Sand Between My Toes / Covered in Adventures

Sand Between My Toes
Caroline Cross and Jenny Duke
Child’s Play

The opening spread of this lovely book shows a little girl walking slightly behind the rest of her family as they arrive on the cliff above the beach. Immediately many adult readers will be transported back to their own childhood memories of such occasions when family seaside holidays and days beside the sea were the norm. What unfolds thereafter is the family enjoying a wealth of experiences: barefoot toe wriggling on the sandy shore, playing ball and splashing in the waves, 

discovering what’s in a rockpool, relishing a fast melting, dripping ice-cream (dog hot on the trail); there’s sandcastle constructing 

and some inevitable upsets too, as well as a sudden downpour. All ends happily with the entire family sitting together consuming chips beneath a shelter and then once the rain has stopped, wending their way back towards home beneath a gorgeously hued sky.
Caroline Cross’s spare poetic rhyming text allows plenty of space for Jenny Duke’s beautiful, almost dreamy scenes, as well as child audiences to fill in the gaps.

Covered in Adventures
Gillian Hibbs
Child’s Play

There are certain articles of clothing that we hang on to for years, unable to part with them for the memories they hold. One such is the old sweater belonging to young Sasha. Dad Greg’s comment in response to Dad Toby’s suggestion that she gets rid of said sweater is “ … at least let us wash it. Look how dirty it is!” Sasha disagrees: “It’s covered in adventures!” she asserts and together they begin to reminisce about some of what has happened to contribute to the garment’s appearance of having seen better days.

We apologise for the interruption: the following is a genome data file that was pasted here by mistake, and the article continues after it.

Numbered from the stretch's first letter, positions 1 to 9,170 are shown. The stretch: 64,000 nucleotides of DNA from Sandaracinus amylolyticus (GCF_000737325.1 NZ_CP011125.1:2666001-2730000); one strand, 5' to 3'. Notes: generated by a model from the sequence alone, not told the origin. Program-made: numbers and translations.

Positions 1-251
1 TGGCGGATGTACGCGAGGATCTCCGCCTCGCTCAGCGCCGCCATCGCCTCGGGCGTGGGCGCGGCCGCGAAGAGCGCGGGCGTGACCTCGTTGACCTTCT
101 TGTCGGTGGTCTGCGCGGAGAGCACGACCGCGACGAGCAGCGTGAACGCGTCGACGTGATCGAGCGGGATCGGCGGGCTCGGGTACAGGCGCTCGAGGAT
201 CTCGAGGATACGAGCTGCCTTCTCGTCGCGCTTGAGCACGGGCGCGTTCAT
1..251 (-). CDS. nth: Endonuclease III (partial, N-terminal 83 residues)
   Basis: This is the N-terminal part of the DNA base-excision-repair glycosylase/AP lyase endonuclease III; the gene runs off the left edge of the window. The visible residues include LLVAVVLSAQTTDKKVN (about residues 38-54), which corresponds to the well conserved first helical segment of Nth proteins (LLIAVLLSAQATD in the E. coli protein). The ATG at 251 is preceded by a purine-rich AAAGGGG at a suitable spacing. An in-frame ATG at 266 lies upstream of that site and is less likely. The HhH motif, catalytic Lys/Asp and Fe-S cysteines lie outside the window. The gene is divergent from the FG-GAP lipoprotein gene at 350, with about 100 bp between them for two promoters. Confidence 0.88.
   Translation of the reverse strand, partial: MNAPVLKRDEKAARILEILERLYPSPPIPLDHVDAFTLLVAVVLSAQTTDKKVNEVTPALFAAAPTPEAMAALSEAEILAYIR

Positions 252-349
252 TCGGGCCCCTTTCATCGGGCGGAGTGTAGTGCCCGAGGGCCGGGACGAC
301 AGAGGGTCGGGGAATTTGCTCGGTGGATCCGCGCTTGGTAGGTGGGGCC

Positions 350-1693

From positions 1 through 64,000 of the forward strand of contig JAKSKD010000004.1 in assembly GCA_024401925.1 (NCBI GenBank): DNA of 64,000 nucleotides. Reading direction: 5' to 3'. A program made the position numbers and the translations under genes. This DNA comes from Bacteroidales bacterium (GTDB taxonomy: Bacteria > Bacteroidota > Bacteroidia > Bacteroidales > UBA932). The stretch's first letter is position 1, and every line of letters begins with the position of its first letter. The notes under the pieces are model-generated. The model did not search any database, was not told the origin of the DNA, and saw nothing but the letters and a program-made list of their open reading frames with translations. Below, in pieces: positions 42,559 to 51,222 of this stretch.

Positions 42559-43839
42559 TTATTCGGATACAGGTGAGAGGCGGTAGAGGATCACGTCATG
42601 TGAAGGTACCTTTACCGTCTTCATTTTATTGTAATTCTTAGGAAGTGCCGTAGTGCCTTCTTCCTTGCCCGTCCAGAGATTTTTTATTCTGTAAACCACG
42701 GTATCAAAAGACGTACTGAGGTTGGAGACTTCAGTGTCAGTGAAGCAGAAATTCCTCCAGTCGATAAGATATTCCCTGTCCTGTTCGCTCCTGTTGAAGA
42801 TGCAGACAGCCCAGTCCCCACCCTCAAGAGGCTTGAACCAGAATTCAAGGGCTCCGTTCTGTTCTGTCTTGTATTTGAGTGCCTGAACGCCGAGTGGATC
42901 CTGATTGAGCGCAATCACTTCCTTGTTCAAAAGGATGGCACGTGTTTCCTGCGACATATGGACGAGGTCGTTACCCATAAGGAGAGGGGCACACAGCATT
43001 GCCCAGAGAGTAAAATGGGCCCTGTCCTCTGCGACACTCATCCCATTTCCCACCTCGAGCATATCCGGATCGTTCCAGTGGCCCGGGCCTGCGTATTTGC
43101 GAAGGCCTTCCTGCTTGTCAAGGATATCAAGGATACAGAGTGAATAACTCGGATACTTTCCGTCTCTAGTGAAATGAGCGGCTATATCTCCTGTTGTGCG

Yes, the sweater shows wear and mess from her imaginative journey on the high seas, from science experiments, 

cooking, camping, nature explorations, a game of soccer, some DIY to her go-kart and more, but all this is evidence of her many and varied adventures. 

It was even nibbled by a goat during a farm visit.
However, rather than despairing about her mucky sweater, Sasha’s supportive dads surprise her and at the same time she realises that actually it was herself rather than the sweater that made all those wonderful adventures happen. Moreover, she is now ready for some exciting new ones.

Gently humorous and uplifting, with Gillian Hibbs’ captivating illustrations this is a picture book for sharing at home or in the classroom.